Robert Reich is looking past the next recession, Calculated Risk looks at residential construction employment, and Nouriel Roubini sounds the alarm:
After the Next Recession, by Robert Reich: All signs point to a recession... We may pull out of it, yet. Bernanke and company may make bigger cuts in interest rates. Congress may enact a payroll tax holiday on the first fifteen thousand of income, as I’ve urged.
But look beyond the business cycle and the consequences may be larger. For years now, America's middle class has lived beyond its paycheck. Middle-class lifestyles have flourished even though median wages have barely budged.
The reason is we’ve been able to borrow so much so easily. With housing prices rising, home equity loans have financed renovations and home improvements. With credit cards raining down like manna from heaven, we’ve bought plasma TVs, new appliances, vacations. With dollars artificially high because foreigners have held them even as the nation sank deeper into debt, we could summon cheap goods and services from the rest of the world.
But now, the era of easy money is over.
The housing bubble is bursting, and home equity is drying up. Credit card debt is next. Personal bankruptcies rose 48 percent in first half of 2007, likely even more in the second half – which means a wave of credit-card defaults. If you think the trillion dollars in sub-prime mortgage debt carried by big banks is large, think of the record nine hundred fifteen billion dollars Americans hold in credit-card debt. ...
The splurge is over, folks. As the days of easy money come to an end, what will America look like? Maybe we’ll see a recession in the short term, but more importantly over the long term: the American middle class will have a truer understanding of what it can and cannot afford; a truer sense of what’s really happened to its paychecks; and a more realistic view of where and to whom the economic gains of the last dozen years have actually gone.
Are we there yet? Calculated Risk (who now serves a full rss feed making it much easier to keep track of his posts) is keeping his eyes on residential construction employment for signs of trouble:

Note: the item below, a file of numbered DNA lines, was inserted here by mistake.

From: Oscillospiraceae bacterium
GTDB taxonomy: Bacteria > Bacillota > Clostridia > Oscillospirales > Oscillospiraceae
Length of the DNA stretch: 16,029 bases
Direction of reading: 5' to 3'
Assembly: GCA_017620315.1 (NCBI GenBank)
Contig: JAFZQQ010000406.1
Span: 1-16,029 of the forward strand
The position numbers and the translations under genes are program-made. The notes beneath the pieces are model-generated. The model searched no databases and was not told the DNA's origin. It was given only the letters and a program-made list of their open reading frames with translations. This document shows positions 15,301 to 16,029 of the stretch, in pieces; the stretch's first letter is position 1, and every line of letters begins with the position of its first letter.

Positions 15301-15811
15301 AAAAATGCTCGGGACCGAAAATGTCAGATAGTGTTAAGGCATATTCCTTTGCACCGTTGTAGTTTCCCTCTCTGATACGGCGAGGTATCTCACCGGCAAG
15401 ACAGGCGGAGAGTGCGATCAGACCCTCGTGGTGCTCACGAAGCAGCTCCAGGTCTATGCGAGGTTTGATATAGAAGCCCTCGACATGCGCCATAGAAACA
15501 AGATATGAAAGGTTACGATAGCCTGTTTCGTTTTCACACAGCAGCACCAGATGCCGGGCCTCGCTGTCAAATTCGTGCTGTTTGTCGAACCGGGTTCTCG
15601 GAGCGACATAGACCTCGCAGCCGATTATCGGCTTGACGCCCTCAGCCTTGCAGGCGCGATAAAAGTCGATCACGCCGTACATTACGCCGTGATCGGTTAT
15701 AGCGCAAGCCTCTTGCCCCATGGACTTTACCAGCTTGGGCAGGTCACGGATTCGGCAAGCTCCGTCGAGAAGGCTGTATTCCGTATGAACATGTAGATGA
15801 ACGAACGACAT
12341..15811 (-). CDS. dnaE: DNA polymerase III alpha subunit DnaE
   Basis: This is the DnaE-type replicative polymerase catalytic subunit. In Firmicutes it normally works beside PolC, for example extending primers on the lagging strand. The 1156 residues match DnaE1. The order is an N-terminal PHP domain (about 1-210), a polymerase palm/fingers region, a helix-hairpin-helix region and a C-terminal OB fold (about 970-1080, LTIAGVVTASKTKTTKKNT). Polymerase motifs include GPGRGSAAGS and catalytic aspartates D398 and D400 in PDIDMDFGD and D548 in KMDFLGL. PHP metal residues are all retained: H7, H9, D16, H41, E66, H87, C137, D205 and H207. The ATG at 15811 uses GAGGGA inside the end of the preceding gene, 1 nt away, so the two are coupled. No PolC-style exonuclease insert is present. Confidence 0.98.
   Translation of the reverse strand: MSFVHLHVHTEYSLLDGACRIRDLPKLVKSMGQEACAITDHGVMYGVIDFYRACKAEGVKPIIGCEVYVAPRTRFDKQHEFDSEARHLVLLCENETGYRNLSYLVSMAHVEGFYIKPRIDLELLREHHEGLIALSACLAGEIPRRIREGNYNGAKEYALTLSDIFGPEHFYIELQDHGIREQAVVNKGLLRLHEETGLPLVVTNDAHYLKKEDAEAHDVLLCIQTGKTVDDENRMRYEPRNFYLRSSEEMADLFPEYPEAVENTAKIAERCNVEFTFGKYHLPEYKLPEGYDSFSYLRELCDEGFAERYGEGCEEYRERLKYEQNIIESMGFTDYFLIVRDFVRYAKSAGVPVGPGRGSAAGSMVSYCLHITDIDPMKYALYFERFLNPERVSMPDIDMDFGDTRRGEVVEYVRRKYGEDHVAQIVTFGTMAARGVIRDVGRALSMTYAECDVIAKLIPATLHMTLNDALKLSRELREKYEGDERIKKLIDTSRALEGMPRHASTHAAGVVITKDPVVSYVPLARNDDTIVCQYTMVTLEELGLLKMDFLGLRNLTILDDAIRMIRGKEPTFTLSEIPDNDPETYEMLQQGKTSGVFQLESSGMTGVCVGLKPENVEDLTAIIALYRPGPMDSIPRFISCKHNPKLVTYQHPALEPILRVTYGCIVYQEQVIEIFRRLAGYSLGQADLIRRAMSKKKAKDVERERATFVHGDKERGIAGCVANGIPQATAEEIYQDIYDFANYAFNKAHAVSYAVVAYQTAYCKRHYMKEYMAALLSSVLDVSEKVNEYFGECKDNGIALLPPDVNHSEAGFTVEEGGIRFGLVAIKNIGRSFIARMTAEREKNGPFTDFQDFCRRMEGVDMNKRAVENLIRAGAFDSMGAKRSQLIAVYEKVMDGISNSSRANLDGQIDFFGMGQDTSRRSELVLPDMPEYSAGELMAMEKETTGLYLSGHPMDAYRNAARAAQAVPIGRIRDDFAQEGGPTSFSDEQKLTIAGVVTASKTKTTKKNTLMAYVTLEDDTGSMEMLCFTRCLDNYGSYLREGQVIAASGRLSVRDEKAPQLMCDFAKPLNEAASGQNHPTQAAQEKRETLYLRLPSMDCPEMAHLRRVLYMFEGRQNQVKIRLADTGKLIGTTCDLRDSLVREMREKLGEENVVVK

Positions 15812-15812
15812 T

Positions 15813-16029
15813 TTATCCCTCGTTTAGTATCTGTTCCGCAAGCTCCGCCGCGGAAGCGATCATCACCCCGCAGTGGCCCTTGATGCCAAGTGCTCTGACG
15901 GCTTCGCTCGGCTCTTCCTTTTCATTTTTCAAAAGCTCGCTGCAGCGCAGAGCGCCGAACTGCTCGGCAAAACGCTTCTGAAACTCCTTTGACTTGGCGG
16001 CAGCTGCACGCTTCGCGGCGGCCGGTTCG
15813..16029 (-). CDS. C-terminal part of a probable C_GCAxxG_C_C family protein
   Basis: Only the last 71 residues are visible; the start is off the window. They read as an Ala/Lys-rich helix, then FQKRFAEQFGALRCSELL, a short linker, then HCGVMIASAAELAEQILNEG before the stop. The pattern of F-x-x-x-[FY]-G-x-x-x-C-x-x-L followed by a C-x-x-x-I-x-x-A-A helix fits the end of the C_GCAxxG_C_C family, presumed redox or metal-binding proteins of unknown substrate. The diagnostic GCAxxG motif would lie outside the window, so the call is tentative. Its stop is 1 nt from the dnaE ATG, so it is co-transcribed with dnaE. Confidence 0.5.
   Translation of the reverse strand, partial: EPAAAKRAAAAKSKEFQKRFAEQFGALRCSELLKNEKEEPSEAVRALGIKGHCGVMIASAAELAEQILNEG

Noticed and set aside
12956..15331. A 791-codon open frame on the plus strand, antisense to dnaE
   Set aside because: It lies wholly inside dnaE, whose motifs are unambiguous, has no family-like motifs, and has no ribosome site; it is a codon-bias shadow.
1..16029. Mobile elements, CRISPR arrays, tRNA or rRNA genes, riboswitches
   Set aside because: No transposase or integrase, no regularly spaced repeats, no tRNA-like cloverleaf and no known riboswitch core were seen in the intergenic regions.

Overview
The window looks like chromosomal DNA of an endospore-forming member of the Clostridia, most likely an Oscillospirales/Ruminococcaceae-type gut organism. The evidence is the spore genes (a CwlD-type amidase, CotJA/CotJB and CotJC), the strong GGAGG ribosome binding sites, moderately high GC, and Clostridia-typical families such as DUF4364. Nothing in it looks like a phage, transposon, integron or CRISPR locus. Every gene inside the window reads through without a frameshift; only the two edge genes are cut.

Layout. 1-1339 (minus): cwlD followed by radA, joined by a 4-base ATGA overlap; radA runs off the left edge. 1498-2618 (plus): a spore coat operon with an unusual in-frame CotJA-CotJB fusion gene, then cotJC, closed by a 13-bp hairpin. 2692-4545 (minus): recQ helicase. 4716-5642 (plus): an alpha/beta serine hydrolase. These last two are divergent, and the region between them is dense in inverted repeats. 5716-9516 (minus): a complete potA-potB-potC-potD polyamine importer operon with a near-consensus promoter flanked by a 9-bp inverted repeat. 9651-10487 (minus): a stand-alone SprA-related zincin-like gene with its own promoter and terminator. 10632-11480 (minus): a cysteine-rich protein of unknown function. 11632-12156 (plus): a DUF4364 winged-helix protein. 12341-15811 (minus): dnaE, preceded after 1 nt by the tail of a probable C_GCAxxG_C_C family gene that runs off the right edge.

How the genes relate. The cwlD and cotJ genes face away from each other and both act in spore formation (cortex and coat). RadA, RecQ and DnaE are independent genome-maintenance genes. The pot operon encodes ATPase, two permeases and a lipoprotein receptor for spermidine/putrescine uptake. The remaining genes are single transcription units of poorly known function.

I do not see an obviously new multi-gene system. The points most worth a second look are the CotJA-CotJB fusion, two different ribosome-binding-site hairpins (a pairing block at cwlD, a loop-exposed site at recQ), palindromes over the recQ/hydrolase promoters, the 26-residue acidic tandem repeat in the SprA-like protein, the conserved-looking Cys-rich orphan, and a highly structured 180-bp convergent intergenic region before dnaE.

Residential Construction Employment Update, by Calculated Risk: According to the BLS, residential construction employment has only declined 6.5% from the peak employment in 2006 (221,900 fewer jobs). This is surprising because housing completions are off about 37% from the peak.
Click on graph for larger image.
This graph shows starts, completions and residential construction employment. (starts are shifted 6 months into the future). Completions and residential construction employment were highly correlated, and Completions typically lag Starts by about 6 months.
The puzzle is why residential construction employment hasn't fallen further.
The following article from the Beaufort Gazette ... Housing meltdown hammers construction industry ... hits on two of the explanations for the residential construction employment puzzle: many workers have moved to commercial work..., and many workers are underemployed.
Other possible reasons for the employment puzzle are that the BLS has not correctly accounted for illegal immigrants working in the construction industry, and the BLS Birth/Death model might have missed the turning point in residential construction employment.
There is some merit to to all of these arguments, and I think the answer will be some combination of these explanations. The concern now is that if commercial construction spending slows, as appears likely from the recent Fed loan survey, then workers that have moved to commercial construction will have no work opportunities. ...
Then, there's Nouriel Roubini, who has little doubt about what's to come "The Coming US Consumption Slowdown that Will Trigger an Economy-Wide Hard Landing."